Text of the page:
Two controversial methods of surgical repair of prolapse in women have been found to be no more effective than the existing standard repair technique, up to two years after surgery.
Widespread concerns about the use of mesh and graft in prolapse surgery have been raised in public, with some patients reporting serious complications. Consequently, the use of mesh was banned in Scotland (with the exception of clinical trials) in June 2014 until further evidence was found regarding its suitability.
Researchers at the University of Aberdeen led a national collaborative research project comparing the outcome of pelvic organ prolapse repairs reinforced by either non-absorbable synthetic mesh or biological grafts against standard native tissue repairs in 1348 women.
They found the mesh, inserted through the vagina, resulted in a number of complications but did not offer any clear benefits, concluding that its use for these procedures could be considered an “unnecessary risk”, until further research was conducted.
The study was the largest randomised trial of the use of mesh or graft in transvaginal prolapse surgery and the results have been published today in the world’s leading medical journal The Lancet.
Pelvic organ prolapse occurs when one or more of the pelvic organs bulges into the vagina, which can affect around 40% of women. It is associated with childbirth and increasing age. Symptoms can include vaginal discomfort and urinary, bowel and sexual problems.
Up to one in 20 women with prolapse symptoms will need surgery to correct it and of those women, around three in ten will eventually need more prolapse surgery. On average, this happens about 12 years after the first operation.
Previous studies suggested non-absorbable mesh was more successful than standard native tissue to repair prolapse but there was not enough reliable evidence about other symptoms or quality of life. Studies comparing biological grafts with standard repair were inconclusive. There was not enough information about adverse effects to enable women and their doctors to judge which operation was safest.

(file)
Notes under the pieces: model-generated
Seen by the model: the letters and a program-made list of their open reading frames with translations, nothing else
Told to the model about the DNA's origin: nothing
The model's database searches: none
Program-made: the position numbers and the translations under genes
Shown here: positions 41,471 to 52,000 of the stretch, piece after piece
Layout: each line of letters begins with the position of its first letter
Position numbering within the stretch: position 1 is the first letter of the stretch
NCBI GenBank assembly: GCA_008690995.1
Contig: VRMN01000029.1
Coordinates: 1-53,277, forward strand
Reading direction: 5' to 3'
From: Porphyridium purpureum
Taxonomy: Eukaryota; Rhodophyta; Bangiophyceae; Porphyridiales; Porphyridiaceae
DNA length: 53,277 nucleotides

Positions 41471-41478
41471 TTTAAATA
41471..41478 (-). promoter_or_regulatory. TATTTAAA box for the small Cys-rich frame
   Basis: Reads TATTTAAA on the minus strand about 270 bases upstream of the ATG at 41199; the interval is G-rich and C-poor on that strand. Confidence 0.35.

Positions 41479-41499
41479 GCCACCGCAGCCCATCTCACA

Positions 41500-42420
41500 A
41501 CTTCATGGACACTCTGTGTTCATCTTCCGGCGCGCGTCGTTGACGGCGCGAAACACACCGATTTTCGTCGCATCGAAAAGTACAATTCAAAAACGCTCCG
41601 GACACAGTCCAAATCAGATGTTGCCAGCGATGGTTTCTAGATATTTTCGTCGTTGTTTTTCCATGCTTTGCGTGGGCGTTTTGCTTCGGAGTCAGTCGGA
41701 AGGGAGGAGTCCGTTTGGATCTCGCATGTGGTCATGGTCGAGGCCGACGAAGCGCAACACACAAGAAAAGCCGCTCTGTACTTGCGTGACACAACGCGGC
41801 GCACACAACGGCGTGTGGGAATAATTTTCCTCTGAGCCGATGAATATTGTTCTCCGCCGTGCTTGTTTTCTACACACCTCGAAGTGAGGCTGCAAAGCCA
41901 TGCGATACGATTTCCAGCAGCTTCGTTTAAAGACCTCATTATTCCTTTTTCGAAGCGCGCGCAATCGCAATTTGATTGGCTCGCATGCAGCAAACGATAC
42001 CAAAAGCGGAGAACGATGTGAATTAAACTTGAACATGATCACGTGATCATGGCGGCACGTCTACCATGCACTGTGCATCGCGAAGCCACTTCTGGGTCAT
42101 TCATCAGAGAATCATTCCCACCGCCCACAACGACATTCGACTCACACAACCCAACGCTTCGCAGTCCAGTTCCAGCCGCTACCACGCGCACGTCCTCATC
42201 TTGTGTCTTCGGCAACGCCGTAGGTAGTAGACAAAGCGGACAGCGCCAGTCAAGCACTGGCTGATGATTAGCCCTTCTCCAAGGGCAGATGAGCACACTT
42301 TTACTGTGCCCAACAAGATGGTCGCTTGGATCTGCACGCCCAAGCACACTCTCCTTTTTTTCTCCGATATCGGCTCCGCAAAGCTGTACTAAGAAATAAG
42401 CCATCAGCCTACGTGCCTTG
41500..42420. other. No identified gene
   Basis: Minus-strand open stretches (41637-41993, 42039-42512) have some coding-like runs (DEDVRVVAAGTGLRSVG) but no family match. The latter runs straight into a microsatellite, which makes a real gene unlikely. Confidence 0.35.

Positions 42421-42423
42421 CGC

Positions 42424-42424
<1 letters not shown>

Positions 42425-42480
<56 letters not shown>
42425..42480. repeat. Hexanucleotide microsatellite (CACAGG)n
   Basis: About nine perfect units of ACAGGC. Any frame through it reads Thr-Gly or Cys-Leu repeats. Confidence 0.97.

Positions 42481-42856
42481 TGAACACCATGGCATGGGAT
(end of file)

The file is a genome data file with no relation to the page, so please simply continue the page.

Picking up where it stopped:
The PROSPECT study was funded by an NHS research grant from the National Institute for Health Research (NIHR) Health Technology Assessment programme in 2007 to find that necessary reliable evidence. It consisted of two parallel randomised controlled trials, involving 1348 women having surgery for pelvic organ prolapse. The study was carried out in women attending 35 different hospitals across the UK, in conjunction with over 100 doctors and researchers between January 2010 and August 2013.
Participating women used a self-assessment questionnaire (Pelvic Organ Prolapse Symptom Score or POP-SS) to record their prolapse symptoms. Other symptoms and side-effects were also measured.
Because mesh did result in a number of complications, with no clear benefits, we conclude its use for these procedures could be considered an unnecessary risk. " Professor Cathryn Glazener